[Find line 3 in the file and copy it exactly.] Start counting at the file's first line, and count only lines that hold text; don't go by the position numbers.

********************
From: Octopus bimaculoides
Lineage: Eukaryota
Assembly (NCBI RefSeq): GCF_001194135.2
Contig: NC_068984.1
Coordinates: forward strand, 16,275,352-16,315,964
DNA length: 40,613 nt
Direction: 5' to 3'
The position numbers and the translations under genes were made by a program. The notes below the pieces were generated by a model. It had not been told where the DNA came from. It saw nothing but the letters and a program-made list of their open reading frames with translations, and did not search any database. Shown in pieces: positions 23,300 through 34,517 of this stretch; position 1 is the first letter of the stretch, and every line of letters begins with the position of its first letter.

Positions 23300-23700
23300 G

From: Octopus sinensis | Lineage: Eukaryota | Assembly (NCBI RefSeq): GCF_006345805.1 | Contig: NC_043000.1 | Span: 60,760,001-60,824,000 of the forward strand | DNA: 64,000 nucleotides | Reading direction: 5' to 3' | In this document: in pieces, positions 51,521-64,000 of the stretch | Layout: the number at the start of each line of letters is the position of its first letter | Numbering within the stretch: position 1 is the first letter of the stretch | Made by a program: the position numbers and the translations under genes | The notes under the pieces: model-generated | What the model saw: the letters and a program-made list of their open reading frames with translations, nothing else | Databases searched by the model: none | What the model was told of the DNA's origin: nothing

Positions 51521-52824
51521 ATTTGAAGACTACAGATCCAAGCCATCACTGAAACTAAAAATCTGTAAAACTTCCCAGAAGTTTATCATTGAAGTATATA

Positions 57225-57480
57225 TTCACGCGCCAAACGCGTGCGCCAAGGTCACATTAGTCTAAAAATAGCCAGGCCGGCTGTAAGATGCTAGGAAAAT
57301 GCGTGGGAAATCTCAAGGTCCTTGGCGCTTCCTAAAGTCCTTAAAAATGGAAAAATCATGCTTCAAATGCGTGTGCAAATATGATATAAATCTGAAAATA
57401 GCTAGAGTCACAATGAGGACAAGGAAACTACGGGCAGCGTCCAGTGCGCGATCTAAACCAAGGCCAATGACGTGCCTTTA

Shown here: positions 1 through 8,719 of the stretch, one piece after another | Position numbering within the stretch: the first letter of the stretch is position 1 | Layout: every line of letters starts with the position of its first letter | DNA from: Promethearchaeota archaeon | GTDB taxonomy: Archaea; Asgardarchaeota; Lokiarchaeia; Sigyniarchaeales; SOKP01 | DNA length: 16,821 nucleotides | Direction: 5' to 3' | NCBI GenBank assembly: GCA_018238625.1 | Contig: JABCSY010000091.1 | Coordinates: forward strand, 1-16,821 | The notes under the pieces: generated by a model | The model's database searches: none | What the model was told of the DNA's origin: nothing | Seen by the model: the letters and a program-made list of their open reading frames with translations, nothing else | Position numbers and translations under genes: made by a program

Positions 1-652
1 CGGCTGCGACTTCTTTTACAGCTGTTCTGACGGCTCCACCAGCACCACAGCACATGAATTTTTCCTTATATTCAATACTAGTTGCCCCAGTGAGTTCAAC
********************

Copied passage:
Assembly (NCBI RefSeq): GCF_001194135.2